Re: Classic DB-E03
Author: Ernest H. Robl
Date: 11-08-2019 - 09:40
While it is true that the typical European train is about 40 cars (or 40 platforms, in the case of intermodal), these trains also often operate at much higher speed or on steeper grades. There are some alpine main lines with grades between 2 and 3 per cent.
I have seen a 40-car Austrian coal train that had as much horsepower as a typical Powder River Basin 120 car coal train. In this case, the train had three high-horsepower electric locomotives -- each about 8-10,000 horsepower).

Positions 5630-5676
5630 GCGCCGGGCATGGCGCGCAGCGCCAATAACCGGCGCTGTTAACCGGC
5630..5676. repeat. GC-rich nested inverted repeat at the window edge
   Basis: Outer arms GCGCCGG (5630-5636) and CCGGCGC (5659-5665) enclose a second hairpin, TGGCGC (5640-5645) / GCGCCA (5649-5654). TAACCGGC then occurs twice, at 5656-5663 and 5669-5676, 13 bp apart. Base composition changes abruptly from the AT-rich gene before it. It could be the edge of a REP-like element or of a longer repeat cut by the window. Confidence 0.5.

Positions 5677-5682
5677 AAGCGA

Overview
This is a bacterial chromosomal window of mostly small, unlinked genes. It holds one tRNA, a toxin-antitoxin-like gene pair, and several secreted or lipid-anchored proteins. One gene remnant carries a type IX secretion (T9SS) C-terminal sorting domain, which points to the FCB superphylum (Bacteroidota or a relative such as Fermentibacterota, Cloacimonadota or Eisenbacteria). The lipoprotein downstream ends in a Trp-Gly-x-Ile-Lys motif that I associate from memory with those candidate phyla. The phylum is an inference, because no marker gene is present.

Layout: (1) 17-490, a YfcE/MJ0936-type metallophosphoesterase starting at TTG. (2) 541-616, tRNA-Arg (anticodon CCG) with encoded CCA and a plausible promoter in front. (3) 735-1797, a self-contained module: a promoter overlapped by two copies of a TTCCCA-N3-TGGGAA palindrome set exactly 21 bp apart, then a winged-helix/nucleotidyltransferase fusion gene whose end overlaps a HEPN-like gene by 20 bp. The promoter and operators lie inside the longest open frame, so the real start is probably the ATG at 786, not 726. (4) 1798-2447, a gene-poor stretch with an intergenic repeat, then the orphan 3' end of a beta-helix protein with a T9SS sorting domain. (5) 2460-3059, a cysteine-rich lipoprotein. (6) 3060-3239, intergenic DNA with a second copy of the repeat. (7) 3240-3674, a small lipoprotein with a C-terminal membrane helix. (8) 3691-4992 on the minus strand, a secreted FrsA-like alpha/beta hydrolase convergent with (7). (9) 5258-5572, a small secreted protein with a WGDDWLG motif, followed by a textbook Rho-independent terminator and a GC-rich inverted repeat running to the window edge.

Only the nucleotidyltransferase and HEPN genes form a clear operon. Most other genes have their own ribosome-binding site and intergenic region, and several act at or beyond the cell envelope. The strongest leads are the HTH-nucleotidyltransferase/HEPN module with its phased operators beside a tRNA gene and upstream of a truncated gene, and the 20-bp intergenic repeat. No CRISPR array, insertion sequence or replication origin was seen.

The trains need this much power to operate at speeds compatible with the dense passenger traffic.
Most modern European freight cars are now of the "ss" classification, meaning that they are rated for speeds up to 120 km/h (about 75 mph). Some older or special purpose cars are just rated as "s" (top speed 100 km/h or about 60 mph). There are also freight cars classified as "s(s)" , meaning they can operate at 120 km/h depending on some conditions, such as the load factor. For example a coal unit train that can run at 100 km/h loaded can return empty at a speed of 120 km/h.